In October 2013 the North Coast Livestock Health and Pest Authority was called to investigate marked weight loss in a group of 16 Hereford cows. The cows ranged in age from 5-8 years and had 2-4 month old calves at foot. The cows had not picked up since calving and had not lost their winter coats. The cattle were not scouring.
The cows were drenched with Nilzan LV Oral (Levamisole75g/L, Oxyclozanide 150g/L) three months previously and a "mectin" based pour-on drench three weeks prior to the visit with no improvement seen. The cows were on a good plane of nutrition. There was ample native pasture and they were supplementary fed. The cows received about 7.5kg of cotton seed per head per week fed over 3 feeds. Approximately 15-20L of molasses was poured over the cotton seed at each feed. The cows were also supplemented with about 0.6kg of a multi-mineral powder per head per week (Table 1).The cattle usually receive an annual multi-mineral injection containing zinc, manganese, copper and selenium. However, the farmer had decided not to give the injection this year and these cows had not received a mineral injection for at least 12 months.
|Multi mineral Loose supplement||Typical analysis|
The cattle appeared bright and alert. They were in poor body condition averaging a body condition score of 1.5-2 (range 1 poor to 5 fat). Their coats were rough, long and a dull red colour. All calves looked healthy with shiny coats and were growing well. Heart rate, temperature and respiratory rate were within normal limits for all cows. Faeces were collected from four adult cows for individual worm egg counts. Blood was collected from five adult cows for copper and selenium analysis and a fluke ELISA.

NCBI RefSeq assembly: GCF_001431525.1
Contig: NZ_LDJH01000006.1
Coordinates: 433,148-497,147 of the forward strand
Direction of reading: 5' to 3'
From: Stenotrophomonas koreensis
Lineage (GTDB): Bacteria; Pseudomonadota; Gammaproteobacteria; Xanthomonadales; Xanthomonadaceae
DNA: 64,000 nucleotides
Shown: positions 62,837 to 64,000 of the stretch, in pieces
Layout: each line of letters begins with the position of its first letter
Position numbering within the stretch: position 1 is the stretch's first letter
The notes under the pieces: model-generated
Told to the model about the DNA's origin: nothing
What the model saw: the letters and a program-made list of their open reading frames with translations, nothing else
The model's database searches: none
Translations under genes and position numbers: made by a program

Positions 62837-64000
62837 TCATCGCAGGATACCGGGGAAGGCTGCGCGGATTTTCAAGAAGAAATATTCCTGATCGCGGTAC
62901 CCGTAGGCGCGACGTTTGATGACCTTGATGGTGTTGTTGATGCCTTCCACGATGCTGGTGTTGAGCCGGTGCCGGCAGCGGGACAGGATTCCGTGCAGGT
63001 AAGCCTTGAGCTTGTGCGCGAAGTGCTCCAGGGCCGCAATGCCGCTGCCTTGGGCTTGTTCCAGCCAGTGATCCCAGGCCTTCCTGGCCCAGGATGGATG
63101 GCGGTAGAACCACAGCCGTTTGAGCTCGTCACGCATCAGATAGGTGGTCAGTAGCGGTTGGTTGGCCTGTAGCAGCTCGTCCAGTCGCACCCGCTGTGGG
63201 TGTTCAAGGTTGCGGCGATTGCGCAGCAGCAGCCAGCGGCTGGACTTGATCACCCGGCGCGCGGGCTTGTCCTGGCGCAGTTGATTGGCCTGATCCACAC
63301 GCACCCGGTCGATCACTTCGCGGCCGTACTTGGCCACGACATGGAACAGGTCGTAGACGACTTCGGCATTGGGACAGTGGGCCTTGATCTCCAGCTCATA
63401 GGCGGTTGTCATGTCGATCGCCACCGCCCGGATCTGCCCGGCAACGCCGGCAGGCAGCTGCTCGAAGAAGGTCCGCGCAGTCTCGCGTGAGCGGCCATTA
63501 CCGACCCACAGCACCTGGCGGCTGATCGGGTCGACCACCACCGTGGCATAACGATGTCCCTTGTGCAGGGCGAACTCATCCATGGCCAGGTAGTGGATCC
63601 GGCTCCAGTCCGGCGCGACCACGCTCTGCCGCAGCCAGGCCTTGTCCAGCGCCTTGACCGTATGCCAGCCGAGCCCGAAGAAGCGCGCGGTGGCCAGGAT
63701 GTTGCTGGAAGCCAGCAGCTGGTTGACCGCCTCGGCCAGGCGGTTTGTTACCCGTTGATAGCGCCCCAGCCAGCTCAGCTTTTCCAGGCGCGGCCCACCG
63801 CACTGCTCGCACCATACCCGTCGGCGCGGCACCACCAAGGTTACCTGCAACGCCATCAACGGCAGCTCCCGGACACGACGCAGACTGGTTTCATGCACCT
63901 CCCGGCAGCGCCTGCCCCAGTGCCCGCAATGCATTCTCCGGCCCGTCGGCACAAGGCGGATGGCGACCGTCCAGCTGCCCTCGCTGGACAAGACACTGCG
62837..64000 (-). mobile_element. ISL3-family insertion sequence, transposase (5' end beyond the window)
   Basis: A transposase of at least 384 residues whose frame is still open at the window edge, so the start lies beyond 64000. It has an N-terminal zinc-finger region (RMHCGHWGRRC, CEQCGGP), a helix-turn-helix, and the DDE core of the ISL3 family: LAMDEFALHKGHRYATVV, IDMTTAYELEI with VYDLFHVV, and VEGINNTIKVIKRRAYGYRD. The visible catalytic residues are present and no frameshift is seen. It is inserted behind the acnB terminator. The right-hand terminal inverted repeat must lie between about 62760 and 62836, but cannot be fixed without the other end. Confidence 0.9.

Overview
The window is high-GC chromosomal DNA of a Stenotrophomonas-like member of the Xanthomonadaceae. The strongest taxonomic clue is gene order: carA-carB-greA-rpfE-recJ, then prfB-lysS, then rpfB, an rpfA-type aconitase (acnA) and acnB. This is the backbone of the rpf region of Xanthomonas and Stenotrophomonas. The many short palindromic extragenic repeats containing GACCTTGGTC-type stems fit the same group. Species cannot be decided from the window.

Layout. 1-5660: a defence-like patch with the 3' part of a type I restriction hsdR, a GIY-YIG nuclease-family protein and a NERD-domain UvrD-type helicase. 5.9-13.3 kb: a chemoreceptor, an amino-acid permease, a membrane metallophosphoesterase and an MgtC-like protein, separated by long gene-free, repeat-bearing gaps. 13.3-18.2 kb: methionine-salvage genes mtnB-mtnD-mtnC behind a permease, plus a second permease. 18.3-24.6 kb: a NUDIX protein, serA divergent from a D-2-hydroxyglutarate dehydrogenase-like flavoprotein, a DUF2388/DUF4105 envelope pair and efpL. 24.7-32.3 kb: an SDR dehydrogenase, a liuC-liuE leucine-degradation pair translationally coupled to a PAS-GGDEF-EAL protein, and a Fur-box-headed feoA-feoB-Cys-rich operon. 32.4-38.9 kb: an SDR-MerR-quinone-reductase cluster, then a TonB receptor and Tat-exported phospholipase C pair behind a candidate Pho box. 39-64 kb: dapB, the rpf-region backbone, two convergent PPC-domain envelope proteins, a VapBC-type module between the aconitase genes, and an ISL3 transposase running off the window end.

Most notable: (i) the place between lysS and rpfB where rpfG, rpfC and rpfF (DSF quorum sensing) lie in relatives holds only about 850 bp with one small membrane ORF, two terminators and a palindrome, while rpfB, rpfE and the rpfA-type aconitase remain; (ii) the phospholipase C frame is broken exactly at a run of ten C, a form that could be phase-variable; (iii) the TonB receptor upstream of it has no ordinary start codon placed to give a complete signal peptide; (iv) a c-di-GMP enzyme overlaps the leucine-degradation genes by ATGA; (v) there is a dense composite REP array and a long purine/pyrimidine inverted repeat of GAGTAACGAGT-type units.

The worm egg count was negative for strongyles, Nematodirus, tapeworm and coccidia in all samples. The pooled liver fluke ELISA was also negative. Serum GSHPx (selenium) levels were within normal limits. Serum copper levels were extremely low in some animals, indicating severe copper deficiency (Table 2).
|Sample ID||Serum copper (µmol/L
Copper deficiency is quite common on the mid and north coast with many soils low in available copper (Kemsley 2012). Copper availability in the soil is also strongly affected by molybdenum and sulphur levels and possibly iron as well (Kemsley 2012).
Copper functions as an enzyme activator and enzyme constituent, involving a broad range of enzymes (Westwood and Lean 2010). It is a key component of the immune system and has a basic role in iron metabolism and red blood cell maturation (Westwood and Lean 2010). Clinical findings of copper deficiency on the North Coast commonly include ill thrift, anaemia, poor coat colour and scours.
Young stock and cows in late pregnancy are the most susceptible group of animals. In this case sub-clinical copper deficiency probably developed during late pregnancy and became apparent clinically around the time of calving.
The cows were all given a 2mL subcutaneous injection of a copper supplement (60mg/mL copper glycinate) and all calves were given 1mL. It was recommended that this was repeated in six months time. A follow up phone call one week later revealed that all cows had improved significantly.